• Helsinki Commission Leaders Introduce Transnational Repression Accountability and Prevention (TRAP) Act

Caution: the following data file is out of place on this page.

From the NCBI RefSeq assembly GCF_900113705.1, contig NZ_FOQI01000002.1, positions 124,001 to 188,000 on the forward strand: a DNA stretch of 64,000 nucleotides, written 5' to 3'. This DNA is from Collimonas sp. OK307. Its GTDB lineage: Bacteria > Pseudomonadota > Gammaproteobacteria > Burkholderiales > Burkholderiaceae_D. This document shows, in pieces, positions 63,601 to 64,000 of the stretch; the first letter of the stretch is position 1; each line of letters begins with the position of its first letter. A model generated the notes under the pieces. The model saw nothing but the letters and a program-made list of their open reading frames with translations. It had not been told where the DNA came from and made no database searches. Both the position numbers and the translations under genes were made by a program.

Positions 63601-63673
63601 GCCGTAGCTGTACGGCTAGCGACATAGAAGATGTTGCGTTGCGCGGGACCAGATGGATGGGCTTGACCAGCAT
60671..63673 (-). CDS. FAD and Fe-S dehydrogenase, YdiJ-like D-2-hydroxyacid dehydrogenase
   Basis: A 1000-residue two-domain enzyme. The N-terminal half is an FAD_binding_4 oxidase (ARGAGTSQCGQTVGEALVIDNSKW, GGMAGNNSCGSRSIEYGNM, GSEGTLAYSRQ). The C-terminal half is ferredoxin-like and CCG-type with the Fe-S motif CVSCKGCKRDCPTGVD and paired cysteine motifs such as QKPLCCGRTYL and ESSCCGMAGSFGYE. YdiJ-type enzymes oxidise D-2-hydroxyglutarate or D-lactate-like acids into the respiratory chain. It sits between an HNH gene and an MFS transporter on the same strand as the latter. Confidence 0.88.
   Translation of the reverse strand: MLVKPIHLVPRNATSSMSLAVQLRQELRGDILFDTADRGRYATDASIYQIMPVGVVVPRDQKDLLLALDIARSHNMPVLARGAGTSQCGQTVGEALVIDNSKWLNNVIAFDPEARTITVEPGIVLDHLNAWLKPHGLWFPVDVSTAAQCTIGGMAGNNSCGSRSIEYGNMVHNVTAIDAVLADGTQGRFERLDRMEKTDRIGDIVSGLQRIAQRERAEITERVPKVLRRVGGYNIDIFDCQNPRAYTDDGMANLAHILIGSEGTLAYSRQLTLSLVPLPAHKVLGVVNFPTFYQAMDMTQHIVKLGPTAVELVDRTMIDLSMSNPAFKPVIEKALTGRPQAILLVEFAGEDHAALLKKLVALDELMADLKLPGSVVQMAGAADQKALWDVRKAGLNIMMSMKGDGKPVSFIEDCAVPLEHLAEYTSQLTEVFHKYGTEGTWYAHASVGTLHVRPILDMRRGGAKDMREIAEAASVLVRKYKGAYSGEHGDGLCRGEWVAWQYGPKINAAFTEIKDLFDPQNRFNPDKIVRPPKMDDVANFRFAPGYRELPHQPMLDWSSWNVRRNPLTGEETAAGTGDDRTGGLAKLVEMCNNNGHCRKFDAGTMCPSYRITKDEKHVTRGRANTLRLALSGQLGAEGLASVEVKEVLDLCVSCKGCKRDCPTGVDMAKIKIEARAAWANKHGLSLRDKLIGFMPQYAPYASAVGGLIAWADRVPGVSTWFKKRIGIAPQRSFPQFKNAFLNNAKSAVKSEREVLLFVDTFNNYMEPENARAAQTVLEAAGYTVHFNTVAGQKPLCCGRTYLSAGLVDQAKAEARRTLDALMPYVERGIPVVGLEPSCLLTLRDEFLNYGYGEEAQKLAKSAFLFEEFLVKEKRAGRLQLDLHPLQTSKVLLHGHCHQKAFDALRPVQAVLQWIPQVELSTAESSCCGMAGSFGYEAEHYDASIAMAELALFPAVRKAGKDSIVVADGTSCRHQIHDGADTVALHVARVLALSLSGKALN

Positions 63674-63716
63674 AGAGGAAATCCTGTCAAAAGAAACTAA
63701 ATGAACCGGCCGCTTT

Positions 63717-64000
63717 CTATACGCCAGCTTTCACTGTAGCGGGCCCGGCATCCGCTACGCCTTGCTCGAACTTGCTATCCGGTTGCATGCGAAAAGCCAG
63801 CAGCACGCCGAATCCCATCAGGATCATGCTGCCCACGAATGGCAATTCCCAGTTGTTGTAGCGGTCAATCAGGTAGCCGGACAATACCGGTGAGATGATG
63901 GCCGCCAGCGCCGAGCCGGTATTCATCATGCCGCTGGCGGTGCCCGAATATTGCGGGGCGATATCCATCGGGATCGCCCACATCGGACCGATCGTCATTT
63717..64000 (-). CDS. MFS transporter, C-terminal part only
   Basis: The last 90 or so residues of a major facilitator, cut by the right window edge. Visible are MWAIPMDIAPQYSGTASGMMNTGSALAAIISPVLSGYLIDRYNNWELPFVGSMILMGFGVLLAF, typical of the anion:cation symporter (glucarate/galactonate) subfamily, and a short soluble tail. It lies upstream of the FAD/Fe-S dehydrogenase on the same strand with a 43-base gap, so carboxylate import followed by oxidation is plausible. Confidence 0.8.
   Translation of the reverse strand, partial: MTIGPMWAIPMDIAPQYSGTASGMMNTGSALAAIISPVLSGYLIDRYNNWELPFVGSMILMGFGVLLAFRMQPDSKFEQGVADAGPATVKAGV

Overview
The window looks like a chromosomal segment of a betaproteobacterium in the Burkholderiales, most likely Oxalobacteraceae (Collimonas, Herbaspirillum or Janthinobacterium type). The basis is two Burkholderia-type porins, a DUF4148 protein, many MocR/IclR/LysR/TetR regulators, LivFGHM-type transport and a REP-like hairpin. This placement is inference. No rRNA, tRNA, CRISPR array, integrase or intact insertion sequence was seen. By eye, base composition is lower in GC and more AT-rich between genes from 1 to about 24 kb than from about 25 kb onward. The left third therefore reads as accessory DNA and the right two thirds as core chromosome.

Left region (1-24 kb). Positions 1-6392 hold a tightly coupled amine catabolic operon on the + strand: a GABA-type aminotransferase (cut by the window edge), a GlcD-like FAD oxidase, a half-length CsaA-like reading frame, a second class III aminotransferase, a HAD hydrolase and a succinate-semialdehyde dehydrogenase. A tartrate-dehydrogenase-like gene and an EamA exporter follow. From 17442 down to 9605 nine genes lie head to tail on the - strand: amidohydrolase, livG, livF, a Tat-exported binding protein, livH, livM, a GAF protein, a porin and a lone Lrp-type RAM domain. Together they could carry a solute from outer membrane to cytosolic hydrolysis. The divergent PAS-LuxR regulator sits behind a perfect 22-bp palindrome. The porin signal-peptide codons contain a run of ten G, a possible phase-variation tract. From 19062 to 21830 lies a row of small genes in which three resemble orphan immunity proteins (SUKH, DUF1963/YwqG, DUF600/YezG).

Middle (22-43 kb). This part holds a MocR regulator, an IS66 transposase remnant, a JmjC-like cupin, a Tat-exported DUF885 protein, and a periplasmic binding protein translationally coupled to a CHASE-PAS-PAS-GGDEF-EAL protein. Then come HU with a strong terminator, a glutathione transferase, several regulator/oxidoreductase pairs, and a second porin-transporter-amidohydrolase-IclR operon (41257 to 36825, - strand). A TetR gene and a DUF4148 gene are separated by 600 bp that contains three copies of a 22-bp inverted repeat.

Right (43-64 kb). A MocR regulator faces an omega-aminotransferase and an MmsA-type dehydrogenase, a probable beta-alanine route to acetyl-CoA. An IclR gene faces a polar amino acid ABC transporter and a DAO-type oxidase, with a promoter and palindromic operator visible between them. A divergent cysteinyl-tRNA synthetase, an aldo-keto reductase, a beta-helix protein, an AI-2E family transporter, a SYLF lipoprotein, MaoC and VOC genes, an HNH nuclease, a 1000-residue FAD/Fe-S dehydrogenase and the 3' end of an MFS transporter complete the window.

WASHINGTON—Helsinki Commission Chairman Rep. Alcee L. Hastings (FL-20) and Ranking Member Rep. Joe Wilson (SC-02) today introduced the Transnational Repression Accountability and Prevention (TRAP) Act (H.R. 4330) in the House of Representatives. Helsinki Commission Co-Chairman Sen. Roger Wicker (MS) and Ranking Member Sen. Ben Cardin (MD) introduced the TRAP Act (S. 2483) in the Senate on Tuesday. The legislation addresses politically-motivated abuse of the International Criminal Police Organization (INTERPOL) by autocracies. “Today’s autocrats don’t simply try to silence journalists, activists, and other independent voices at home. They also hunt them down in their places of refuge abroad,” said Chairman Hastings. “Such repressive regimes even manipulate INTERPOL—a legitimate and potent tool for international law enforcement cooperation—to trap their targets using trumped-up requests for detention and extradition. The United States must act to prevent this flagrant abuse and protect those who fight for freedom, human rights, and the rule of law." “Instead of facing consequences for their serial abuse of INTERPOL, autocratic states like Russia and China have instead jockeyed for senior positions in the organization,” said Co-Chairman Wicker. “The United States and other democracies should impose real costs for this global assault on the rule of law. This legislation would ensure that the United States remains at the forefront of defending the vulnerable against the long arm of state repression.” “The Transnational Repression Accountability and Prevention Act continues the tradition of U.S. leadership in combating INTERPOL abuse, holding perpetrators accountable, and advancing necessary reforms within the U.S. Government and INTERPOL to respond to this threat,” said Rep. Wilson. “This legislation makes it clear that the United States stands on the side of freedom for those who defy repression, resist corruption, and defend human rights wherever they seek refuge and a voice.” “Autocratic regimes are increasingly exporting their repression overseas, including to our own country. The United States must respond more forcefully to these attacks against the rule of law and deter the serial abuse of INTERPOL by repressive governments,” said Sen. Cardin. “This legislation is critical to establishing stronger protections for dissidents and other independent voices whom these regimes wish to apprehend in the United States on politically motivated charges.” The Helsinki Commission regularly receives credible reports from political dissidents, human rights defenders, and members of the business community who are the subject of politically-motivated INTERPOL Notices and Diffusions requested by autocratic regimes. These mechanisms, which function effectively as extradition requests, can be based on trumped-up criminal charges and used to detain, harass, or otherwise persecute individuals for their activism or refusal to acquiesce to corrupt schemes. Following reports that U.S. immigration authorities have cited such politically-motivated INTERPOL requests to detain some individuals and consider removing them from the United States, the TRAP Act formally codifies strict limitations on how INTERPOL requests can be used by U.S. authorities. The TRAP Act further declares that it is the policy of the United States to pursue specific reforms within INTERPOL and use its diplomatic clout internationally to protect the rights of victims and denounce abusers. The bill requires the Departments of Justice, Homeland Security, and State, in consultation with other relevant agencies, to provide Congress with an assessment of autocratic abuse of INTERPOL, what the United States is doing to counteract it, and how to adapt United States policy to this evolving autocratic practice. The State Department would also be required to publicly report on the abuse of INTERPOL in its annual Country Reports on Human Rights to create a transparent, public record of these violations of the rule of law. Russia is among the world’s most prolific abusers of INTERPOL’s Notice and Diffusion mechanisms. Other participating States of the Organization for Security and Cooperation in Europe (OSCE)—principally Azerbaijan, Kazakhstan, Tajikistan, and Turkey—and other authoritarian states, such as China, also reportedly target political opponents with INTERPOL requests that violate key provisions of INTERPOL’s Constitution, which obligate the organization to uphold international human rights standards and strictly avoid involvement in politically-motivated charges. Original co-sponsors of the legislation include Helsinki Commission members Sen. Marco Rubio (FL), Sen. Cory Gardner (CO), Sen. Sheldon Whitehouse (RI), Rep. Steve Cohen (TN-09), Rep. Brian Fitzpatrick (PA-01), Rep. Richard Hudson (NC-08), Rep. Gwen Moore (WI-04), and Rep. Marc Veasey (TX-33). Rep. John Curtis (UT-03), Rep. Sheila Jackson Lee (TX-18), and Rep. Tom Malinowski (NJ-07) are also original co-sponsors.